Oh boy.
I feel like there's an essay somewhere in all this for the modern food historian ready to write it. I have absolutely no time for that kind of project, so I will twitter thread instead. https://twitter.com/CJSlaby/status/1319825082294874112
Christopher, your instincts are completely correct! Japanese sweets baking is (relatively) recent phenomenon, heaving influenced by French baking from the nineteenth century onwards, with a lot of growth and change after WWII.
If GBBO had said asked: We are doing a Japanese bake-off episode, what would you recommend? I would actually look to the host of incredible postwar innovations in Japanese desserts. For instance, Japanese souffle cheesecake would make a great technical challenge!
I've often thought that the Western dessert-world is missing out on wagashi, particularly the varieties made from beans and tubers that shape beautifully and taste amazing. Better than marzipan, better than edible modeling (I will die on this hill) amazing decorating
I've done some wagashi workshops as a home cook and made beautiful things. Unfortunately, both inside and outside of Japan, these kinds of wagashi are treated as sacred things that can only be made by multi-generational confectioners. (This, I think, silly).
So, perhaps these were overlooked as an option. Also, they're not baked items! But I think it would have been incredible to see highly capable home cooks attempting to sculp from these ingredients, combining them with jelly, gelatin, or even cakes in show-stoppers.
If one was looking for a baked item that has been in Japan for a "long" time, I think kasutera would be worth consideration. (If grilled was acceptable, senbei would tie in with numerous cracker-related challenges in the past).
However, I would be remiss if I didn't confront something that makes me uncomfortable in this whole conversation around this incident. I actually don't have a problem with steamed buns being in a "Japanese" food episode. Man have been eaten in Japan since the medieval period.
Among Japan food historians, there are discussions around whether the buns were sweet or savory and when... but actually these steamed buns predate many of the "traditional" wagashi sweets that people think of as "Japanese'!
Many food-prep techniques travelled from the Continent to the Japanese archipelago in the classical and medieval eras. The earliest sweets were fried and steamed, initially based off of Continental recipes. These techniques are older than the US, China, or England.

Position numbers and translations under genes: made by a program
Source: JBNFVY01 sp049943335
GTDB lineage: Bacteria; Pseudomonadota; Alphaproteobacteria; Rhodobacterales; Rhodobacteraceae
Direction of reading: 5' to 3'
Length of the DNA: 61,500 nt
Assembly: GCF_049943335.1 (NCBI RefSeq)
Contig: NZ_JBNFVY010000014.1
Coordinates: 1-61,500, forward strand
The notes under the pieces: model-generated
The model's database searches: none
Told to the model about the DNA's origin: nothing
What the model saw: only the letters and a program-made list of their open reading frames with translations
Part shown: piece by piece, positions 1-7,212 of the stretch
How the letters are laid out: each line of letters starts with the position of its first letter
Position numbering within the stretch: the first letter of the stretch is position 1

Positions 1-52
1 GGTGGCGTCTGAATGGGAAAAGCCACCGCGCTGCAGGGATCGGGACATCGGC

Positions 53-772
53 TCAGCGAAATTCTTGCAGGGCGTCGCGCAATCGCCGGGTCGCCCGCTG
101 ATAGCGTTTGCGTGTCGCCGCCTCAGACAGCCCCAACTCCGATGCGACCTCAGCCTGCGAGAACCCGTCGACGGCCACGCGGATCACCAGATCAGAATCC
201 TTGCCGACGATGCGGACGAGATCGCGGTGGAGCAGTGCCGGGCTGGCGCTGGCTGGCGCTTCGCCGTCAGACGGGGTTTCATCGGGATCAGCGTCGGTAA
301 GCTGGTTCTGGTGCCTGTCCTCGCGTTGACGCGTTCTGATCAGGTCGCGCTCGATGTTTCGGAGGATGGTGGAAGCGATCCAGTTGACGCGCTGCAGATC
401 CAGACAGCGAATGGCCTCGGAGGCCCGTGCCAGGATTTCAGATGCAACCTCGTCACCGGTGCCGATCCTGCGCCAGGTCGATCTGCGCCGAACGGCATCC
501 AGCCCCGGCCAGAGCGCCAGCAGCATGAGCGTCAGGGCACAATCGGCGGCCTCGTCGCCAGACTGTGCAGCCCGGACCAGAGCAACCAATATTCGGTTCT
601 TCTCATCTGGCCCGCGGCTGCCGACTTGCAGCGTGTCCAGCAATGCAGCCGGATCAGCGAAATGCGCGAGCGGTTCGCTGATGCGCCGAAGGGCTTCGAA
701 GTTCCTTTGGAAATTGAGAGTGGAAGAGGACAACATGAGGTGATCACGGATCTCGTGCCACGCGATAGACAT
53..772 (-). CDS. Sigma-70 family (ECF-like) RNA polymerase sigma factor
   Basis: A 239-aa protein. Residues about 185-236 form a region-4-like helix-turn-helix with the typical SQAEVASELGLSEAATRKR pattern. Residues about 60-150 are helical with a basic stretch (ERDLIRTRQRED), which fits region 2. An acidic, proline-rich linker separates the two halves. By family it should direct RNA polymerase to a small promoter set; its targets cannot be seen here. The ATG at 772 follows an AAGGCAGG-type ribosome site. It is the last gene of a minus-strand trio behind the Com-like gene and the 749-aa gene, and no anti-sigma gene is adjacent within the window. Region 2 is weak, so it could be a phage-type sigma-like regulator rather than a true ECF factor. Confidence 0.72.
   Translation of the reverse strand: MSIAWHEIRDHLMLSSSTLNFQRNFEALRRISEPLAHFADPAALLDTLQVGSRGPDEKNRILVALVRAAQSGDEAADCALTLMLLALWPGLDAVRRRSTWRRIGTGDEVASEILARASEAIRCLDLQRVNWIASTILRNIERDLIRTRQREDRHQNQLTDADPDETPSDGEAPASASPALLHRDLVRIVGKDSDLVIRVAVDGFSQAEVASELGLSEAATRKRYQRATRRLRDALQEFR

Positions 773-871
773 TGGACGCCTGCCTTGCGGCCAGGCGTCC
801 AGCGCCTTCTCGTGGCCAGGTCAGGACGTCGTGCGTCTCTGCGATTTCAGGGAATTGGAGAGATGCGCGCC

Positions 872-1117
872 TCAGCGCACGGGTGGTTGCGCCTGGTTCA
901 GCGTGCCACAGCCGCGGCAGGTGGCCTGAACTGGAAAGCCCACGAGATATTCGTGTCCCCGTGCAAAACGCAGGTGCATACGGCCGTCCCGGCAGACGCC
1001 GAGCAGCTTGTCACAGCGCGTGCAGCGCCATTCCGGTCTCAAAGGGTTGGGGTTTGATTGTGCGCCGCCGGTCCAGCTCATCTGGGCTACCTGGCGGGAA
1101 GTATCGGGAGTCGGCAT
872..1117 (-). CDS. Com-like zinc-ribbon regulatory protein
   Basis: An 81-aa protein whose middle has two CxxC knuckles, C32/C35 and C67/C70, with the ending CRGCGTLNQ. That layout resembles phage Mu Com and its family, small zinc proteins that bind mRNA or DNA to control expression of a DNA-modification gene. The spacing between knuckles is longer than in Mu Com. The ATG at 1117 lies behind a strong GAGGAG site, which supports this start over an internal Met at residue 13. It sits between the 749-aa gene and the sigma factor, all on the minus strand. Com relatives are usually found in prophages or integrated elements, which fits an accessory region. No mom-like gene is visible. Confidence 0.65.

Our obsession with what constitutes "Japanese," or "Chinese," or "traditional" was created in the 19th century, by numerous, frankly, racist and imperialist ideas.
Japan was in many ways a culinary melting pot, and our modern concern with picking this stew apart is, in my opinion, a nationalistic waste of time. Steamed buns predate the goddamned modern tea ceremony.
Kasutera came originally from the Portuguese. Many modern innovations derive from the French. These don't make them any lesser, because generations of Japanese cooks have innovated on these things.
Within Japan, many eaters are delighted when cooks can bring in flavors from other parts of the globe and combine them with older, prestanding Japanese technique. So, I think so long as a cook is respectful, innovation from other culinary traditions is definitely valued.
That said, in the West, we have to do more work to educate people on culinary traditions in other parts of the world: techniques, core ingredients, and innovations. None of these things are static, so it will fall to historians to emphasize the change over time.
If I had been on the GBBO production team, I would have pitched senbei for the first, souffle cheesecake for the technical, and wagashi for the final. I think all these things would have provided opportunities for respect and innovation. I think man would be okay too for #1.
While we voice our frustrations with what we see as failures in education, we must also guard against Orientalist tendencies to treat the non-West as unchanging, bound in the "traditional" defined by modern, racial notions. Food-preparations travel and change.
Despite the best efforts of Orientalist traditionalists, Japan is an excellent case study for this.
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